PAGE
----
The chief admitted he has far exceeded his overtime budget and told the council in order to have enough paramedics to handle a shift change the union would have to agree to the plan.
Thursday night we reported the fire department has lost 53 paramedics since the chief took office and none have been replaced.
One other note, we have asked repeatedly over the last several months for a sit down interview with Chief Ellerbe. He has declined every time. So Friday was our only chance to ask him questions in public.
But instead of stopping for reporters’ questions the chief headed right for the elevator.
His handlers tried to bar us from getting in the elevator but after repeatedly asking to speak with the chief
He did come out of the elevator to take some questions. It was an acrimonious encounter to say the least.
When asked if the reason he was not hiring paramedics is that he is hoping the three shifts finally goes through Ellerbe answered, “Well, we are hopeful the three shifts goes through and hope it goes through by the end of the summer…see what happens.”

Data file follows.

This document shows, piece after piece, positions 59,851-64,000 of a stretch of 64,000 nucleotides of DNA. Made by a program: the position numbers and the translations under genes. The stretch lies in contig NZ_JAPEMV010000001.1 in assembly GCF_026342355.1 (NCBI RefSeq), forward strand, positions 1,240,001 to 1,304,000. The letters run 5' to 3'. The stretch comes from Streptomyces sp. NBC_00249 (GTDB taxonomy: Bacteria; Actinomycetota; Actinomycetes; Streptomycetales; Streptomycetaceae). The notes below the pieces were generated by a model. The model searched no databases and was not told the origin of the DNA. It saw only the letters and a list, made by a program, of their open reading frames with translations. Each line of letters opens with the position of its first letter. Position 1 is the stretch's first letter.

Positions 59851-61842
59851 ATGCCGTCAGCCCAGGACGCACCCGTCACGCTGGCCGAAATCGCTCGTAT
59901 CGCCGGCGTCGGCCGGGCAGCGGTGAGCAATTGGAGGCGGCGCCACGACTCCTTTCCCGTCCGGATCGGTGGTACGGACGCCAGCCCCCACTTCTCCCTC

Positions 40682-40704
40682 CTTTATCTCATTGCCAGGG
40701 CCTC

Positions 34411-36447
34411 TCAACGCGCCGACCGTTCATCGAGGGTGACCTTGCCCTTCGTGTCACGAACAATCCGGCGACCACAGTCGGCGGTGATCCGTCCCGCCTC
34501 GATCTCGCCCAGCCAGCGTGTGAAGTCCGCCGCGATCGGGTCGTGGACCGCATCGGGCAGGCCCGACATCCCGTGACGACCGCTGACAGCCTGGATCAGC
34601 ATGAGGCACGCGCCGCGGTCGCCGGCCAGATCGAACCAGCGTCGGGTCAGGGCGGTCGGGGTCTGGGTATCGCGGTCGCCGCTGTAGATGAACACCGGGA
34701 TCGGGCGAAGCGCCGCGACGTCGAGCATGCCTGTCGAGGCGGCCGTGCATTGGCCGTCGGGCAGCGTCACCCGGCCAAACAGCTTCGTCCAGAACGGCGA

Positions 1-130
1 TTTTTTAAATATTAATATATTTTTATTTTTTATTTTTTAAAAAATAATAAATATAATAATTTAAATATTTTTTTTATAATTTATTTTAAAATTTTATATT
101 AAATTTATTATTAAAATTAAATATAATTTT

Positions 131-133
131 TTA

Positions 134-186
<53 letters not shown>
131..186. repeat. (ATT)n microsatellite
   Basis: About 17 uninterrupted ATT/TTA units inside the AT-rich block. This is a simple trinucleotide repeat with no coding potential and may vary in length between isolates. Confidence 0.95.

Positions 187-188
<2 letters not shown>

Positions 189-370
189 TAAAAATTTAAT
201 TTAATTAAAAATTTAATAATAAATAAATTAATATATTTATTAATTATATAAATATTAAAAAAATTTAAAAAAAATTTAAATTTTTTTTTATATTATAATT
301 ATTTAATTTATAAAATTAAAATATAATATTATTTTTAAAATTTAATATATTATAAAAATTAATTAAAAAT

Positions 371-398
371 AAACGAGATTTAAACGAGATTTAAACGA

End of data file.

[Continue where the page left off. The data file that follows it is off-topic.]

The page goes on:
The union says paramedics are being forced to work overtime nearly every day because the department does not have the staffing.
D.C.’s firefighters union and Chief Kenneth Ellerbe are at odds over a scheduling shift for ambulance crews in the District.
Ed Smith, president of the D.C. Firefighters Assoc. Local 36, says the changes could jeopardize lives.
Ellerbe’s plan would shift the number of paramedics. Fewer would work over night. More would work during the day.
Smith admits there is a peak time in demand during the day, but he doesn’t think the solution is to take away from the night shift.
“It’s gambling on people’s lives,” Smith says. “You’re going to take 14 units off the streets from 1 a.m. to 7 a.m. It’s a bad, bad idea.”
If approved, the proposal would affect advance life support paramedics.